Study Reveals Remote, Hybrid Work Expanding Commuting Distances

Study Reveals Remote, Hybrid Work Expanding Commuting Distances
Cover Image Source: Work From Home | Representative Image | Pexels

A recent study conducted by economists from Stanford, WFH Research, and Gusto revealed a notable shift in the commuting habits of employees compared to pre-COVID times. Analyzing the addresses of workers and their respective offices, the study found that the average distance between homes and workplaces has surged from 10 miles in 2019 to 27 miles in 2023.



 

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"In 2018, workers earning $10,000 to $50,000 lived on average 11 miles from work, compared to 12 miles for workers earning more than $250,000 per year. By December 2023, the distance for those making $10,000-$50,000 rose to 18 miles, while the highest earners increased to 42 miles," the findings stated.

Gusto effectively analyzed proprietary data from a panel of 5,800 firms, drawing insights from 300,000 predominantly small and mid-cap businesses utilizing Gusto for payroll services between 2018 and 2023. The data indicates a peculiar trend: while the mean distance between employers and employees' homes steadily increased since 2020, it has shown signs of leveling off since 2023.

Image Source: Photo by Tima Miroshnichenko | Pexels
Image Source: Photo by Tima Miroshnichenko | Pexels

This increase in distance can be attributed to the enduring impact of the hybrid-remote work culture catalyzed by the pandemic. Despite some companies transitioning back to in-office work, remote and hybrid work arrangements remain prevalent.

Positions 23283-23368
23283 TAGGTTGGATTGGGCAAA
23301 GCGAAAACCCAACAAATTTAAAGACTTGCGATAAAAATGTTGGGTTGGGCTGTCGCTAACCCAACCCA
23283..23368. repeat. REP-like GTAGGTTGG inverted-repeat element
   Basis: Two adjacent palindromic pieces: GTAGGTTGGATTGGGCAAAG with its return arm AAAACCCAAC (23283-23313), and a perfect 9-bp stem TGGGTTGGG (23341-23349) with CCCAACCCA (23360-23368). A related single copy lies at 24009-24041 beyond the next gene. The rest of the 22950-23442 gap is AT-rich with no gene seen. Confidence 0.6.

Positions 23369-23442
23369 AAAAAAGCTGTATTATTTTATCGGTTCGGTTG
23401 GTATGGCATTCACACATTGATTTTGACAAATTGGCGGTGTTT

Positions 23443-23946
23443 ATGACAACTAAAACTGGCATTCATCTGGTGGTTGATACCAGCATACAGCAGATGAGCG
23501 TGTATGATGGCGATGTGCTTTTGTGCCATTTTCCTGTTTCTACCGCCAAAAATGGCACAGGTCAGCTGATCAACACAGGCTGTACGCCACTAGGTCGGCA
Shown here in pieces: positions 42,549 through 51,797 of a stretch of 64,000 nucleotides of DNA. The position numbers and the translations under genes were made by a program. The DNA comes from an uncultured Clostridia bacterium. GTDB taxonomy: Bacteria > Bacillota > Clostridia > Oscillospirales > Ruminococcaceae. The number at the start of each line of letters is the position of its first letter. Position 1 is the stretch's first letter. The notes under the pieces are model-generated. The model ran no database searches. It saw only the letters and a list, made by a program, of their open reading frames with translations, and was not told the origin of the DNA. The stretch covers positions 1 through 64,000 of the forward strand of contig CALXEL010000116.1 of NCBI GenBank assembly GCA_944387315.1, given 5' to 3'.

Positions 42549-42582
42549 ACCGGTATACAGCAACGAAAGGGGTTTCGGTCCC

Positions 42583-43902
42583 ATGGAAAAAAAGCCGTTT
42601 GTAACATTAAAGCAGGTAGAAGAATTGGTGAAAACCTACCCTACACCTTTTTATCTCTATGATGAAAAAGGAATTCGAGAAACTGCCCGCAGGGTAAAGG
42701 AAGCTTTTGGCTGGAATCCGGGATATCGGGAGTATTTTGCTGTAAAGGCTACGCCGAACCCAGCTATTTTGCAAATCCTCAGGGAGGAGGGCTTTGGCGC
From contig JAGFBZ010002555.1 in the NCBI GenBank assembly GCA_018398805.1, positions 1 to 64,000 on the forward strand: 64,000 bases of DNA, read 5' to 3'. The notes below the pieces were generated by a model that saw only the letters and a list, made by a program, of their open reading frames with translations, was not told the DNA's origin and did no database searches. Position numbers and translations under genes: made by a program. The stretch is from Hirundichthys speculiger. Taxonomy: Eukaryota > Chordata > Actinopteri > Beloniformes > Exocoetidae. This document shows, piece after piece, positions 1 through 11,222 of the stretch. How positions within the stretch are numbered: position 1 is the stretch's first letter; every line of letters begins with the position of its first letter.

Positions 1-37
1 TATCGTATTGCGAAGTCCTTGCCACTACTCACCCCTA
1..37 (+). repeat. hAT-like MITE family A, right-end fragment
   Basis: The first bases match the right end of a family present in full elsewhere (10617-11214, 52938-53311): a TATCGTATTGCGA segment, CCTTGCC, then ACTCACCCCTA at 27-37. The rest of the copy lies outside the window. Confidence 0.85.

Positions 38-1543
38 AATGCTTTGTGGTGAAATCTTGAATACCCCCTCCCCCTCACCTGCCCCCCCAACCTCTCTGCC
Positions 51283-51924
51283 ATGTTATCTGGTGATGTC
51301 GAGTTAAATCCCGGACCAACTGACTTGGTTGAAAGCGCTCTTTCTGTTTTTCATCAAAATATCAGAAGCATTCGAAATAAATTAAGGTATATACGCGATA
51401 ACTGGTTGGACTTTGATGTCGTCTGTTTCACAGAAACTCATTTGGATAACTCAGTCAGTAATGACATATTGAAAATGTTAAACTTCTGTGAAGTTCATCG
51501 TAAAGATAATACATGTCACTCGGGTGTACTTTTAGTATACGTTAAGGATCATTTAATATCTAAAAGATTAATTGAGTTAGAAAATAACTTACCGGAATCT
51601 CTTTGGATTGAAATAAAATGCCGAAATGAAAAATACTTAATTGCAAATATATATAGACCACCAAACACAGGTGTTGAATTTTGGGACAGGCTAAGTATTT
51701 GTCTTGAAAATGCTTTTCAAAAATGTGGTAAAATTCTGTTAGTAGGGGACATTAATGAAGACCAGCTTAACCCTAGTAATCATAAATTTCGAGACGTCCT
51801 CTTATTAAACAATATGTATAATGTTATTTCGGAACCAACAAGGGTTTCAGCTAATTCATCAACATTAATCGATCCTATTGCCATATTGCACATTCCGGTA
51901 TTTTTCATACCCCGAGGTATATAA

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According to a recent Forbes study, 12.7% of full-time employees continue to work from home, while 28.2% are now on a hybrid model. However, remote work opportunities remain relatively scarce, constituting only 10% of roles listed on LinkedIn, as highlighted by the NYU Stern Economic Outlook Forum.

Interestingly, the study also identified significant shifts among specific demographics. Millennials and higher earners experienced the sharpest rise in distance between their homes and workplaces. Furthermore, employees aged 30 to 39 are now living the farthest away from their offices, with this age group witnessing the most significant increase in distance in 2023.

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Woman working on a Kaptop with a child in her lap | Pexels
Image Source: Photo by Pixabay | Pexels

"The talent markets for employers and workers are getting much bigger, particularly for these high-earning people in really remote and high-tech industries who are in their thirties and who value this kind of flexibility," Liz Wilke, principal economist at Gusto told Business Insider.

Employees aged between 30 to 34 years experienced a staggering 180% increase in the mean distance between their homes and offices, soaring from 11 to 31 miles. Similarly, individuals in the 35-39 age bracket witnessed a substantial 190% rise in this distance, jumping from 10 to 29 miles.

"This finding – that parent-age workers have driven the rise of remote and hybrid work – reinforces previous research indicating that parents seeking flexibility in their careers are the most likely to work from home at least a few days each week," the study stated.



 

The study also reveals disparities in the distance between the workplace and employees' homes based on income levels. On average, workers earning between $10,000 to $50,000 annually lived approximately 18 miles away from their place of work. In contrast, those earning over $200,000 per year lived an average of 42 miles away from their workplace in 2023.

While larger corporations are urging their employees to return to in-person work, mid-size companies are opting to continue the hybrid work model. This approach not only allows them to reduce operational expenses but also grants access to a broader talent pool.

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